If you’re a master gardener, you’ll probably want to skip this post. Just saying.
Every year at Christmas, my sister gives me an amaryllis. I force the bulb to bloom during the winter and then take it outside and plop it in the ground.
Yes, I know that in the middle south, this variety of amaryllis is not supposed to bloom again. But I hope.
Last year, like many years, I had nothing but leaves on my amaryllis bulbs.
I thought maybe I should dig up the bulbs and use the ground for something more reliable. However, I remembered what my neighbor Mell used to say, “Just leave it alone, and see what happens.”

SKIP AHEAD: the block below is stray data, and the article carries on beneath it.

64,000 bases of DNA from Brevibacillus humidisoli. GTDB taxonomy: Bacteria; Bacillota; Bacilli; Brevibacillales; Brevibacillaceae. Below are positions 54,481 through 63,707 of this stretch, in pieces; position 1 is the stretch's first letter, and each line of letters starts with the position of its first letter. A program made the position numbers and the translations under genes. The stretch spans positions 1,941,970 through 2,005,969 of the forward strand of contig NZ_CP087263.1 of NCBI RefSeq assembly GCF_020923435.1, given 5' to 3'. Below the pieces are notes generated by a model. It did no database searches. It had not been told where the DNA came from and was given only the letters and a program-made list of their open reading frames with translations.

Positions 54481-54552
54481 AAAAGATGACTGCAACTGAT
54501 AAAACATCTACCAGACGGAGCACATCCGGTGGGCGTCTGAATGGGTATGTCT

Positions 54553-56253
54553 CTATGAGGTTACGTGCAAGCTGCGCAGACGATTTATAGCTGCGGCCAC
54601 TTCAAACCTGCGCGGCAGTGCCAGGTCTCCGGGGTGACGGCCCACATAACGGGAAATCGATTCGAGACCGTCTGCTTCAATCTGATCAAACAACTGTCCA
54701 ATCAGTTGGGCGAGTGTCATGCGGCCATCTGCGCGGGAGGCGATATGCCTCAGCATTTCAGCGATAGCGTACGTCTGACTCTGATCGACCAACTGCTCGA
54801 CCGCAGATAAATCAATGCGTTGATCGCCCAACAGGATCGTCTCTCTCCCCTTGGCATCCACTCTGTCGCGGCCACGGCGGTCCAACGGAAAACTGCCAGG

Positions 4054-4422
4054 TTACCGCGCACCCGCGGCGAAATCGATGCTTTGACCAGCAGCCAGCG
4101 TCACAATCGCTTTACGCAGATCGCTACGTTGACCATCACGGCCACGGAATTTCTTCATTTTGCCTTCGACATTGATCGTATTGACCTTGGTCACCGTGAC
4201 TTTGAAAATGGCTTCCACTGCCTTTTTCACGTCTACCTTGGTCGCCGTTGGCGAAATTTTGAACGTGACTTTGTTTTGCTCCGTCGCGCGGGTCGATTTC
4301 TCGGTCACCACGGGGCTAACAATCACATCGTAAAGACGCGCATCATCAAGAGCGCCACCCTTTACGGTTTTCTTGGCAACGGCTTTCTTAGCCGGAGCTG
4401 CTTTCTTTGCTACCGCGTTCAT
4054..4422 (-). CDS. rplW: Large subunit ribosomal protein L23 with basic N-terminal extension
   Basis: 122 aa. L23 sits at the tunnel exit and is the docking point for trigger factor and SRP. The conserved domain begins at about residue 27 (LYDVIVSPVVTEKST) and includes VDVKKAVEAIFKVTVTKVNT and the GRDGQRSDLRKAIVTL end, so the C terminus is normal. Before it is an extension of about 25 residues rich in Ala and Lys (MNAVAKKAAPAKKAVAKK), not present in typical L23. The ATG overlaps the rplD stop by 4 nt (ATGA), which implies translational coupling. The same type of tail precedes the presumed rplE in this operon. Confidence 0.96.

So, I did.
Last week, while talking to my sister on the phone, I glanced over at the plot of ground where my amaryllis bulbs were planted, and I had not one, but two bulbs planted in years past about to explode in bloom―perhaps because our winter was milder than usual, perhaps because God knew I needed a burst of color right now.
Most of us like a guaranteed return on our investments, but those amaryllis bulbs are a lot like our lives. We plant, we water, we hope. Sometimes we get a return. Sometimes, it seems we don’t. Occasionally, like my blooms this year, the return is so bountiful, we’re astounded.
If you’ve been standing by waiting for your investment in some arena to bear fruit, just know it‘s all in God’s hands and His timing. Those returns often don’t come fast and furious, but in patience, waiting, and hoping.
So, here’s to unexpected flowers at unpredictable times.
All thanks to THE master gardener.